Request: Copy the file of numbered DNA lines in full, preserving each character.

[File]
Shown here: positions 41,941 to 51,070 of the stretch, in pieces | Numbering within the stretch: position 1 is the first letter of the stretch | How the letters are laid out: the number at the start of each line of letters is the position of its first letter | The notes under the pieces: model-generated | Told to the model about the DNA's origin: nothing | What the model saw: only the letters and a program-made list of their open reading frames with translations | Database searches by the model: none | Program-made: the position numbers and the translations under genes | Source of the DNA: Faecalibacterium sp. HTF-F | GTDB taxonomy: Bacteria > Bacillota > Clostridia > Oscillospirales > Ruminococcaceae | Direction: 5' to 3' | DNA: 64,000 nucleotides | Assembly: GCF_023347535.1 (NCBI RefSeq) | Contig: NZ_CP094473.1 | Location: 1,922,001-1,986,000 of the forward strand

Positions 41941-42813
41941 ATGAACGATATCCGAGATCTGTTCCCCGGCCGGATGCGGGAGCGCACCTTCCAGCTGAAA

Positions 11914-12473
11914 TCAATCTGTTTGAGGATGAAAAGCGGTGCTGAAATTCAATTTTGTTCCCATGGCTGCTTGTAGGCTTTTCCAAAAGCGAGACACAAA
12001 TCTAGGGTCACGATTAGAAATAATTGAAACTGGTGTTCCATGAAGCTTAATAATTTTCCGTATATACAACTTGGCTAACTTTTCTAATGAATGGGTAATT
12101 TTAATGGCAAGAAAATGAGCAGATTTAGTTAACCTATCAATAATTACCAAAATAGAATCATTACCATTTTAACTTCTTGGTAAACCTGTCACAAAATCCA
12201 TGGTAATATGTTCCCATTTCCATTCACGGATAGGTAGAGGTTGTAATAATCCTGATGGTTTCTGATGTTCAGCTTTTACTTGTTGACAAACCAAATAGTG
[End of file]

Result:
Shown here: positions 41,941 to 51,070 of the stretch, in pieces | Numbering within the stretch: position 1 is the first letter of the stretch | How the letters are laid out: the number at the start of each line of letters is the position of its first letter | The notes under the pieces: model-generated | Told to the model about the DNA's origin: nothing | What the model saw: only the letters and a program-made list of their open reading frames with translations | Database searches by the model: none | Program-made: the position numbers and the translations under genes | Source of the DNA: Faecalibacterium sp. HTF-F | GTDB taxonomy: Bacteria > Bacillota > Clostridia > Oscillospirales > Ruminococcaceae | Direction: 5' to 3' | DNA: 64,000 nucleotides | Assembly: GCF_023347535.1 (NCBI RefSeq) | Contig: NZ_CP094473.1 | Location: 1,922,001-1,986,000 of the forward strand

Positions 41941-42813
41941 ATGAACGATATCCGAGATCTGTTCCCCGGCCGGATGCGGGAGCGCACCTTCCAGCTGAAA

Positions 11914-12473
11914 TCAATCTGTTTGAGGATGAAAAGCGGTGCTGAAATTCAATTTTGTTCCCATGGCTGCTTGTAGGCTTTTCCAAAAGCGAGACACAAA
12001 TCTAGGGTCACGATTAGAAATAATTGAAACTGGTGTTCCATGAAGCTTAATAATTTTCCGTATATACAACTTGGCTAACTTTTCTAATGAATGGGTAATT
12101 TTAATGGCAAGAAAATGAGCAGATTTAGTTAACCTATCAATAATTACCAAAATAGAATCATTACCATTTTAACTTCTTGGTAAACCTGTCACAAAATCCA
12201 TGGTAATATGTTCCCATTTCCATTCACGGATAGGTAGAGGTTGTAATAATCCTGATGGTTTCTGATGTTCAGCTTTTACTTGTTGACAAACCAAATAGTG